When the Toyota Prius hybrid became popular in the late 2000s, detractors labeled its angular, cut-off style ugly. In contrast, Motor Trend compared the sleek 2013 Tesla Model S to a "supermodel working a Paris catwalk."
So how can Prius owners drive around with the same degree of pride in their vehicle's awkward design as enthusiasts have for the sleek lines of the Tesla Model S?
As electric and hybrid vehicles drive into the consciousness of mainstream buyers, manufacturers are rethinking conventional approaches to their exteriors. They are discovering that one driver's four-wheeled ugly can serve as another's badge of honor. Long-held assumptions about what buyers want don't necessarily hold up.
The Nissan Leaf is a prime example of the unresolved tension between aesthetics, mass manufacturing and consumer psychology as the electric-car market evolves. When the company announced its plans to make the Leaf (the world's first mass-market electric car) form definitely followed function.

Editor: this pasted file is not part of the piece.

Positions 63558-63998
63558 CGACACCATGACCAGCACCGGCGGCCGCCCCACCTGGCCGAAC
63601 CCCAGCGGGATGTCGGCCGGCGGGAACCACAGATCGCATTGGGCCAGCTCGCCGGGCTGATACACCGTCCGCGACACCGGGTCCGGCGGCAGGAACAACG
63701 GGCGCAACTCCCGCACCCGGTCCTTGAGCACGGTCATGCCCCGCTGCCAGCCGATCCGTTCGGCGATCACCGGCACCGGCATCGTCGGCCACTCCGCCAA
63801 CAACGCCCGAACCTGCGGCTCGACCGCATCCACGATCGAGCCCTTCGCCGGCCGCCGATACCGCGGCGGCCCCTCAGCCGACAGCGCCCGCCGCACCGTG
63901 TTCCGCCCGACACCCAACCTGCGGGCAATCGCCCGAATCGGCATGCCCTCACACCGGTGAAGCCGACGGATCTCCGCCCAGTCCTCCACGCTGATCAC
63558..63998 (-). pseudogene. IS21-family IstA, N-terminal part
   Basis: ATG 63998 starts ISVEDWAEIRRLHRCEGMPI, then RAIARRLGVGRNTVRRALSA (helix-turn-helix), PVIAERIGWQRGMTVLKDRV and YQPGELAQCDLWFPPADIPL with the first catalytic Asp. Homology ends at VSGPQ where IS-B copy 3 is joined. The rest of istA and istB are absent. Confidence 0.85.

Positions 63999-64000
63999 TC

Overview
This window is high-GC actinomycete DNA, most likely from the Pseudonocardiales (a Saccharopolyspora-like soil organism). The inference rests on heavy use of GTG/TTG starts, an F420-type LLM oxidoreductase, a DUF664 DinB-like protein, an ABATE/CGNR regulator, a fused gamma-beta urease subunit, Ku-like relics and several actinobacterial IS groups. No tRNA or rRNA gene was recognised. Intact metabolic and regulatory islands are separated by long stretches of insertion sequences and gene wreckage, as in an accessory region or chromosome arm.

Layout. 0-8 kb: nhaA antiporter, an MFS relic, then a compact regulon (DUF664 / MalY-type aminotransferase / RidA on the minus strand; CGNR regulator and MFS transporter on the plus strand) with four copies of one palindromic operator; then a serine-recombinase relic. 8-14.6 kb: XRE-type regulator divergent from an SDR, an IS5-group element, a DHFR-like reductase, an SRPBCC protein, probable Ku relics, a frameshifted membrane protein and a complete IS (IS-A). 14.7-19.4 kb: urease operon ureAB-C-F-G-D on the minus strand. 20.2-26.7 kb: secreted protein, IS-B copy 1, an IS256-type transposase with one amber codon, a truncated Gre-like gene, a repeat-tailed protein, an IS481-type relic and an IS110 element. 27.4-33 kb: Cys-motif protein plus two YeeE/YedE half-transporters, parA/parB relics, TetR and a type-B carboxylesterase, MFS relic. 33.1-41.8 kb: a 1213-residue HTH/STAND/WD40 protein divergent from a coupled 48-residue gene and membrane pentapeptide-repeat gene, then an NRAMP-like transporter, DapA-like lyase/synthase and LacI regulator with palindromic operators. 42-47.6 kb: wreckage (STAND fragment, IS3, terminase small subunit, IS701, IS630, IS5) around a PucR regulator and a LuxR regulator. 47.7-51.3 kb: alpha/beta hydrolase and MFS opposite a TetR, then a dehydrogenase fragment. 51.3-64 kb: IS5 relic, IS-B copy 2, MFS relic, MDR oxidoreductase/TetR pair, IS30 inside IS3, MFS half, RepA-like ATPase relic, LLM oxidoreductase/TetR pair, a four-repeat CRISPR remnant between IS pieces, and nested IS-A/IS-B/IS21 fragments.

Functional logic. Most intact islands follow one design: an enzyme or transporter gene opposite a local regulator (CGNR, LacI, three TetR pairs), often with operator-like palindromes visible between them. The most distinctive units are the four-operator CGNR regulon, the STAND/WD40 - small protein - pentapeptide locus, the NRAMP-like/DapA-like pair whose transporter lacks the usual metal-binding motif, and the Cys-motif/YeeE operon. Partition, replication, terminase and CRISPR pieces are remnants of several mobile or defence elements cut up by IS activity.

(Read more: Best convertible designs of all time)
For example, the headlamps (which protrude upward and outward) were shaped to reduce wind noise but have become a hallmark of the five-door hatchback's signature look. The car lacks a conventional front-end grille because an electric vehicle doesn't have a large engine and therefore has no excess heat.
"You don't have a grille, because you don't need a grille," said Andy Palmer, Nissan's executive vice president in charge of product planning.
Some design elements are simply for looks, though. Nissan details all its electric vehicles with blue chrome highlights, for instance.
"Carmakers are obsessive about badges, and we are no different," Palmer said.
The blue chrome highlights were a glance in the right direction but still not enough to impress Daniel Sperling, director of the Institute for Transportation Studies at the University of California, Davis, who admits to being put off by the styling of his wife's Nissan Leaf.
"It's not one of the better-looking ones," he said. Sperling said time to market played a role in limiting Nissan's aesthetic choices. "Part of it has to do with the fact that [Nissan CEO] Carlos Ghosn said publicly in 2010 that he wanted an electric car quickly."
Palmer doesn't necessarily disagree. New designs must have global appeal, he said, which is why the Leaf was created as a five-door hatchback. And rather than envisioning a futuristic beauty, he added, "we wanted to make it as inoffensive as possible."
(Read more: How fuel efficiency is changing car design)